In Melanie Haarmann’s family, no one ever said much about her grandfather’s brother Ernst Egon apart from: “He was killed in action.” Then she received a letter from the International Tracing Service (ITS). It said that the personal belongings the Nazis had taken from her great-uncle when they committed him to the Neuengamme concentration camp were in the ITS holdings. As Ernst Egon Haarmann’s closest living relative, she could have these items. As Melanie Haarmann later told us: “I was confused when I read that letter, and started wondering: Concentration camp? Do I have Jewish relatives?” 

The Nazi regime persecuted people for a lot of reasons. In the initial years after Hitler came to power, concentration camps were above all a means of silencing political opponents. Yet people whose behavior didn’t correspond to the “healthy National Socialist Volksgefühl [people’s feeling]” were also made targets of persecution. Himmler declared the “eradication of criminality” a paramount goal. Now so-called “professional criminals” could be put in “preventive police detention” without trials or official convictions. It sufficed for a person to be attributed with a “criminal will.”

The ITS documents reveal nothing about the date or grounds for Ernst Egon’s arrest. He was in custody in the Walchum prison camp IV, one of the infamous Emsland camps, in June 1935. Most of the inmates there had been convicted for criminal offenses and were put to work performing extremely heavy labor in the reclamation of moorland for agricultural and residential use. They were not only deliberately deprived of any machinery to aid them in this work, but also subjected to physical abuse by the guards.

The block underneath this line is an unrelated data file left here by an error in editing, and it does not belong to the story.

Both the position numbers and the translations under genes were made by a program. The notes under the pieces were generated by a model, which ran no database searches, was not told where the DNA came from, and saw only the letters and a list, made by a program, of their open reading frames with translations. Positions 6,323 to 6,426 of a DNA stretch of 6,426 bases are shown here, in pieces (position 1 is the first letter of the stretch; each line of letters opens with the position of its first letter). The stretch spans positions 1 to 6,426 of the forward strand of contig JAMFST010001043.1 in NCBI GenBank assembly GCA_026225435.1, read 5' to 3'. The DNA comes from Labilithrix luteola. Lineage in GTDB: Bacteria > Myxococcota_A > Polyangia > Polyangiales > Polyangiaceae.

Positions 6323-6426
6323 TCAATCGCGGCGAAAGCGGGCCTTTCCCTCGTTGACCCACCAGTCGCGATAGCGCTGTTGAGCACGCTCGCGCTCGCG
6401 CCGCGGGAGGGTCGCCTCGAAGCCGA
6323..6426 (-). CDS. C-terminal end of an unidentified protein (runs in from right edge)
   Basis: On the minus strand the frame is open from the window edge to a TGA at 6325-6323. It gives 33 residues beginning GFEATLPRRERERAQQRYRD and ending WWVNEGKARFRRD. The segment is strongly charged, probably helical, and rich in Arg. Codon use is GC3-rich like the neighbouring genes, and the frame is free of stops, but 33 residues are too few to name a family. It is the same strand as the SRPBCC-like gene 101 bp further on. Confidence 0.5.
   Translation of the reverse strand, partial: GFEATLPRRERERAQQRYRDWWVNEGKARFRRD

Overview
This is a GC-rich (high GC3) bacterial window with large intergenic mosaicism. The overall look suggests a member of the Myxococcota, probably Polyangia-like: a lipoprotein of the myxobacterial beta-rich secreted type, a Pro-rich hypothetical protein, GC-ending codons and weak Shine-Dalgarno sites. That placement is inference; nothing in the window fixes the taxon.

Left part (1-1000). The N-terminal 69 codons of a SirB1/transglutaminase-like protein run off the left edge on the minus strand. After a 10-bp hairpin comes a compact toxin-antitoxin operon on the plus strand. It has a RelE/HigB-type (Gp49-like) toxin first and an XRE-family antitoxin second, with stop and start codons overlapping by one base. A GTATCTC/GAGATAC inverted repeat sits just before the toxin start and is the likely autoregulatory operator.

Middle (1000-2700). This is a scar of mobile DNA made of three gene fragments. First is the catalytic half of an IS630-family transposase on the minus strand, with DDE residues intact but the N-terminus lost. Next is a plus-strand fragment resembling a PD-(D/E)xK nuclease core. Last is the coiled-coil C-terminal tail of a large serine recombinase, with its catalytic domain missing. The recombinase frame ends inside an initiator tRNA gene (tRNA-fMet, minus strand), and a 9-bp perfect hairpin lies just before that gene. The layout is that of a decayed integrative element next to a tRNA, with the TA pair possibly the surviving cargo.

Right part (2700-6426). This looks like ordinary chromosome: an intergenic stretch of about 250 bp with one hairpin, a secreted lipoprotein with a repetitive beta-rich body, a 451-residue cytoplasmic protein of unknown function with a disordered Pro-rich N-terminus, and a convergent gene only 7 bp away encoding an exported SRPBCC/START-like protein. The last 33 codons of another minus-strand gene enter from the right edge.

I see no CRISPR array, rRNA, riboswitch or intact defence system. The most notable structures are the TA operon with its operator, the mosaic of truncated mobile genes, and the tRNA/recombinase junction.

In early August 1936, Ernst Egon was transported to Cologne. The archive contains no information about his whereabouts over the five years that followed. Starting in 1941, he was imprisoned in several penal facilities—in Siegburg, Bochum, Bonn and Münster. The grounds for detention mentioned in the records are “fraud” and “personal offense.” When he was committed to the Neuengamme concentration camp on April 16, 1943, he had to turn in his wristwatch, cigarette case, tiepin and wedding ring. He and his wife Paula were meanwhile divorced.

His belongings were never returned to him. At the end of April 1945, the Neuengamme guards sent the remaining inmates on a northward march to keep them from falling into the hands of the advancing British. In Lübeck they were divided among several ships. On May 3, 1945, the British Royal Air Force mistook the Cap Arcona and the Thielbek for German troop carriers and sank them in the Bay of Luebeck. Ernst Egon Haarmann presumably perished in the disaster 

In many cases, the stigmatization of a person as a “professional criminal”, “asocial” or “vermin of society” continued to make itself in the family even after the end of the war. This may have been the reason why no one in Melanie Haarmann’s family talked about Ernst Egon. She herself was not afraid to confront her great-uncle’s fate. The receipt of his personal possessions aroused her curiosity and inspired her to look for more information on this chapter in the Haarmanns’ past: “It’s fascinating how the history of my family suddenly links up with ‘big history.’”